|12240064||Faculty of Engineering, Built Environment and Information Technology||Department: Materials Science and Metallurgical Engineering|
|Minimum duration of study: 1 year||Total credits: 150||NQF level: 08|
The BScHons (Applied Science) degree is conferred by the following academic departments:
Any specific module is offered on the condition that a minimum number of students are registered for the module, as determined by the relevant head of department and the Dean. Students must consult the relevant head of department in order to compile a meaningful programme, as well as on the syllabi of the modules. The relevant departmental postgraduate brochures must also be consulted.
Refer also to G18 and G26.
A student passes with distinction if he or she obtains a weighted average of at least 75% (not rounded) in the first 128 credits for which he or she has registered (excluding modules which were discontinued timeously). The degree is not awarded with distinction if a student fails any one module (excluding modules which were discontinued timeously). The degree must be completed within the prescribed study period.
Minimum credits: 150
This module looks at quality assurance and control in welded fabrication and manufacture, and introduces various standards and codes of manufacture used in the welding industry. Measurement, control and recording in welding, the principle of fitness for purpose, as well as health and safety issues are addressed. Control of residual stresses and distortion during welding, non-destructive testing, repair welding, and the economics of welding are considered. This module also examines plant facilities, welding jigs and fixtures. Special emphasis is placed on the design and implementation of welding procedure specifications, procedure qualification records and quality control plans. A number of case studies are examined.
The refereed literature on a specific topic (normally related to subsequent research towards a master's degree) is studied and summarised in a written report. The important skills are finding appropriate papers, reading and comprehending these, and using the information in the paper to construct your own view on the research topic. There are no formal contact sessions. The first part of this module involves definition of a research topic (to be approved by the head of the department), development of a literature survey and compilation of a detailed research proposal. The second part of the module involves generation, presentation and critical interpretation of a project plan/results, and compilation of a written report and an oral presentation. The written document must be submitted at the end of October, with an oral presentation of 20-30 minutes in the week following submission of the survey.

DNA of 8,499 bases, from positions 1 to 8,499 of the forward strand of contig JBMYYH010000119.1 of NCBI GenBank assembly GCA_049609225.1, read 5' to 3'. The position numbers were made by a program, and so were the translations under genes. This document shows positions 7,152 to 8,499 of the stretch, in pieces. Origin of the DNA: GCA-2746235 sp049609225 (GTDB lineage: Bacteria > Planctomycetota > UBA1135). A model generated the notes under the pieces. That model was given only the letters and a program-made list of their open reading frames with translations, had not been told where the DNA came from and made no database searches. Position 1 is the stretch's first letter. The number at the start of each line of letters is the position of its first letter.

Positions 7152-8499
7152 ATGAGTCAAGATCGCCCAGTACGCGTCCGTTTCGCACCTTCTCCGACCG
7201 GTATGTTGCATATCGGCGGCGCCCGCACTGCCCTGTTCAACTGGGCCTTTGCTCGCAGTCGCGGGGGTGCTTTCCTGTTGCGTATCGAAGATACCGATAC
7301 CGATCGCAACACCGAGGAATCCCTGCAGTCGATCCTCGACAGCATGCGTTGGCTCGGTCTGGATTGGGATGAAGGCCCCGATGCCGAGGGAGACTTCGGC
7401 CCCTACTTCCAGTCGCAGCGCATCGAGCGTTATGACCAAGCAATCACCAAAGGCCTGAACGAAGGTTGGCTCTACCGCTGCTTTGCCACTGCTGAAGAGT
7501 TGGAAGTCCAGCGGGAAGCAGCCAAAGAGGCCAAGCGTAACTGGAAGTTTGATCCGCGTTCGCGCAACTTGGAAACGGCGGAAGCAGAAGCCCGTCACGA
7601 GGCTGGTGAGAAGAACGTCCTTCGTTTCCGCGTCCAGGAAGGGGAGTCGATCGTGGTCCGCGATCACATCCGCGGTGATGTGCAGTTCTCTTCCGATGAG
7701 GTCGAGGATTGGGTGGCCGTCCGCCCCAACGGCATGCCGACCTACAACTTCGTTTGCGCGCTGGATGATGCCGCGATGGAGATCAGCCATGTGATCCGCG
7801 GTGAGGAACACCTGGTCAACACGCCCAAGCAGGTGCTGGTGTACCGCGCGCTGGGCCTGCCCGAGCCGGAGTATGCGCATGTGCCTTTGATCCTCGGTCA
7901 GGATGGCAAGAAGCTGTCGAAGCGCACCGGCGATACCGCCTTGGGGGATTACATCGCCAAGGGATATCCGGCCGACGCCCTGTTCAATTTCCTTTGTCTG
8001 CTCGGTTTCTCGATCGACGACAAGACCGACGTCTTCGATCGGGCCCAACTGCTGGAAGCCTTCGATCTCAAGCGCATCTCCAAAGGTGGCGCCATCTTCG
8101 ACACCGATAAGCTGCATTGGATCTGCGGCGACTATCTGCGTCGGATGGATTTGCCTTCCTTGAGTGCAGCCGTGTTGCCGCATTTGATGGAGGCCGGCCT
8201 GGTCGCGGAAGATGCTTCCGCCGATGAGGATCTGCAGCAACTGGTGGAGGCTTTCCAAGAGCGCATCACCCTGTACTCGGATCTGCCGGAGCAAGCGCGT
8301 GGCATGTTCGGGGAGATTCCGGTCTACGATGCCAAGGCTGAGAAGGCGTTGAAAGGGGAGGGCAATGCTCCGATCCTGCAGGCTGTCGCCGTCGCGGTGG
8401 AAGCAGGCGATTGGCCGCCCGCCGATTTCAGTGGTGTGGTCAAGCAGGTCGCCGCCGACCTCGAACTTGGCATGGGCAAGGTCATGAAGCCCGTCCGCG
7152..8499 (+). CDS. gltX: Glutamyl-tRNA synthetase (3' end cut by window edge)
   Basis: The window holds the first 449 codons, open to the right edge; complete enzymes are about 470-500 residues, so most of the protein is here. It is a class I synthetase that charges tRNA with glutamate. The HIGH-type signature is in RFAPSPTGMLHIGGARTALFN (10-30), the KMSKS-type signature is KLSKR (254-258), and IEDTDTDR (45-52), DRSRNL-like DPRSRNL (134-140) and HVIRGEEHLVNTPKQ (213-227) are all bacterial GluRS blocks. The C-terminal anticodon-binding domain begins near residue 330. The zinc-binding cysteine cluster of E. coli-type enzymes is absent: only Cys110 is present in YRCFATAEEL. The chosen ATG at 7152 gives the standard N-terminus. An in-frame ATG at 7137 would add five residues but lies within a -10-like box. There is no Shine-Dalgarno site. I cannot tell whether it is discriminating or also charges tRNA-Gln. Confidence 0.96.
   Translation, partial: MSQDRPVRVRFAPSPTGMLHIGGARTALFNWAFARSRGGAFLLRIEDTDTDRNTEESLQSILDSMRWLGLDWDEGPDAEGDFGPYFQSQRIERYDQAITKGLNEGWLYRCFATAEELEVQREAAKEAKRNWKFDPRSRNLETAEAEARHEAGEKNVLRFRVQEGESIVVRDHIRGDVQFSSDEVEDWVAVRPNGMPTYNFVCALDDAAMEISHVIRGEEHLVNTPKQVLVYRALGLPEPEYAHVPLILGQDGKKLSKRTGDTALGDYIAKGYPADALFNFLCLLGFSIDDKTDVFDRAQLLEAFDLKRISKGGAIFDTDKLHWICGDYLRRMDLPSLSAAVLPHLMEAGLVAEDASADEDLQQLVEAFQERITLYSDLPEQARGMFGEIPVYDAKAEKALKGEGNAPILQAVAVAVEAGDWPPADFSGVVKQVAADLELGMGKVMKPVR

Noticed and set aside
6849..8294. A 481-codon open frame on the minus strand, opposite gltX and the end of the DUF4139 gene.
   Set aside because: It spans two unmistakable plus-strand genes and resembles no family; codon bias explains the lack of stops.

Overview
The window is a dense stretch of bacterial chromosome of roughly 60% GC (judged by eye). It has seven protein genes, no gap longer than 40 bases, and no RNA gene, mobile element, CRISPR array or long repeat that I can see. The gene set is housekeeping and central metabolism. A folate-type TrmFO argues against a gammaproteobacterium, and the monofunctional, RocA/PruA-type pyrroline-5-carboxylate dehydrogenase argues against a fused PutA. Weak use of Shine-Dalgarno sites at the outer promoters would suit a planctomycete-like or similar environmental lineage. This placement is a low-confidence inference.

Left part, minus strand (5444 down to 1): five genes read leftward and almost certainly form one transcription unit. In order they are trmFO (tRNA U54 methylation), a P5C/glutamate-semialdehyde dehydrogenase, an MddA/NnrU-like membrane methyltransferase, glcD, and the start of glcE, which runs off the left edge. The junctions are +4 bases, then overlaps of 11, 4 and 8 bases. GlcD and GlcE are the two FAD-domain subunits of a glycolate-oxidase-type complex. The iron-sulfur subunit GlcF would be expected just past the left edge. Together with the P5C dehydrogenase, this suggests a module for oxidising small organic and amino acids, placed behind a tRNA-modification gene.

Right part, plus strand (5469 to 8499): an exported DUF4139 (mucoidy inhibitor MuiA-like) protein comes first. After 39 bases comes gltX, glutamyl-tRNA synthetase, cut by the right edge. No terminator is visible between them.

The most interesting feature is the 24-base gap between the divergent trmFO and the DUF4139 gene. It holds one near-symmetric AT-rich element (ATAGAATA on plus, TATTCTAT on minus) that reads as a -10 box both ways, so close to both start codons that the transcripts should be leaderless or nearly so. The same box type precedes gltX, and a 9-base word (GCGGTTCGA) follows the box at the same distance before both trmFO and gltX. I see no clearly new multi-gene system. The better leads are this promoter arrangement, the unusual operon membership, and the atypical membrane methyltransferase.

This module examines the basic physical metallurgy and heat treatment of various metals and alloys, and the application of various mechanical testing techniques, microstructural analysis and corrosion testing to characterise metals and alloys. The structure and properties of welds in carbon steels, stainless steels, cast irons, copper and copper alloys, nickel and nickel alloys, aluminium and aluminium alloys and other materials (Ti, Mg, Ta and Zr) are discussed. Defects are discussed and various techniques to avoid the formation of these defects in welds are considered.
This module examines arc physics, electrotechnics as applied to weld power sources, and power source design. The fundamental principles, applications, consumables and process variables of various arc welding processes, oxy-gas welding techniques, resistance welding processes, power beam processes and solid-state welding techniques are considered. Brazing and soldering, cutting, surfacing and metal spraying techniques are discussed. The module also looks at the welding of plastics, ceramics and composites, and at the mechanisation and use of robotics in the welding and joining industries. Practical training is included in this module.
This module examines welded joint design, the basics of weld design and the role of fracture mechanics in joint design. The behaviour of welded structures under different types of loading are considered, with special focus on the design of welded structures with predominantly static loading and the design of dynamically loaded welded structures. The design of welded pressure equipment, aluminium alloy structures and reinforcing-steel welded joints is considered.
Copyright © University of Pretoria 2023. All rights reserved.
COVID-19 Corona Virus South African Resource Portal
To contact the University during the COVID-19 lockdown, please send an email to [email protected]
Get Social With Us
Download the UP Mobile App